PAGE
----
‘Post-truth’ won’t help Trump govern
“Post-truth” is a newly coined word in the 2016 Oxford dictionaries. It is related to Andrew A. Green’s idea of the 2016 election as the possible end of objective reality (“Your own facts,” Nov. 18). Post-truth as a political strategy involves trying to shape public opinion more by emotions and personal beliefs than by objective facts. This was Donald Trump’s campaign strategy, but it has serious costs when it becomes a strategy for governing.
Do we really want a president who is unwilling to rely on time-honored ways of knowing the truth and relies instead on the internet, propagandists, his “gut,” and the last person who had his ear? What kinds of decisions will he make if he eschews serious research and does not expose himself to the diverse array of opinions, arguments and established facts that surround the issues he addresses? Will he ignore respected experts and scholars and embrace opinions that seem to represent the those he sees as his core constituency or most loyal supporters? Or will he simply act in his own interests, disregarding the consequences for our country?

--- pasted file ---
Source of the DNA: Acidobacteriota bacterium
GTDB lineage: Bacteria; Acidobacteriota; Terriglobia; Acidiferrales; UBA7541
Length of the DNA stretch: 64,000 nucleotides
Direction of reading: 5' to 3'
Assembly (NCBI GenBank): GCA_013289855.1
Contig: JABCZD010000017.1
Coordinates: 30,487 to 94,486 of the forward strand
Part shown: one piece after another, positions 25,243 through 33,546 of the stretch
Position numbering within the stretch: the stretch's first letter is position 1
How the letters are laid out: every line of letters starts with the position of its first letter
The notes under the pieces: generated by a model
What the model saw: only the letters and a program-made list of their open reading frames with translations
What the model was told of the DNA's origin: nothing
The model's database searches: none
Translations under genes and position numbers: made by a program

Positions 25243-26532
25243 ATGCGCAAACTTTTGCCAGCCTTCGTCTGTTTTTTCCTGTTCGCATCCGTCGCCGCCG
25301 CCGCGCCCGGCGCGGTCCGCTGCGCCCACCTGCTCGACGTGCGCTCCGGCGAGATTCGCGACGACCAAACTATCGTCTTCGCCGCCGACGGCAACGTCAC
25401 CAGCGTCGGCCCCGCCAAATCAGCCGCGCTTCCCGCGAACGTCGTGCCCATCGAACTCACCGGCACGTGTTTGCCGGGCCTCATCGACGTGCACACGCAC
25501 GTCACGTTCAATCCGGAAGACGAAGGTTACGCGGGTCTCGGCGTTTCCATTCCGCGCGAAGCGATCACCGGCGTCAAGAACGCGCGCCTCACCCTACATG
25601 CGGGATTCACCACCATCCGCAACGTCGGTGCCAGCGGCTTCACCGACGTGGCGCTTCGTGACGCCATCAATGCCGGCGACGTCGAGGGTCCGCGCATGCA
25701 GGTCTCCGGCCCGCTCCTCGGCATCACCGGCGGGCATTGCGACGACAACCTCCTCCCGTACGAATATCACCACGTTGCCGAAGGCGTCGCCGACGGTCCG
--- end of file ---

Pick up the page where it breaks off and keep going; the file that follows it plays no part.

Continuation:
So far, Donald Trump has been cavalier in presenting his opinions as truths. What does this imply about how he will make decisions as president? Post-truth got him elected, but it is a not an effective strategy for presidential leadership. We can only hope that Mr. Trump recognizes the difference between campaigning and governing and pivots toward a more careful, deliberate and rational strategy when he becomes president. It is far more likely to help him make America great.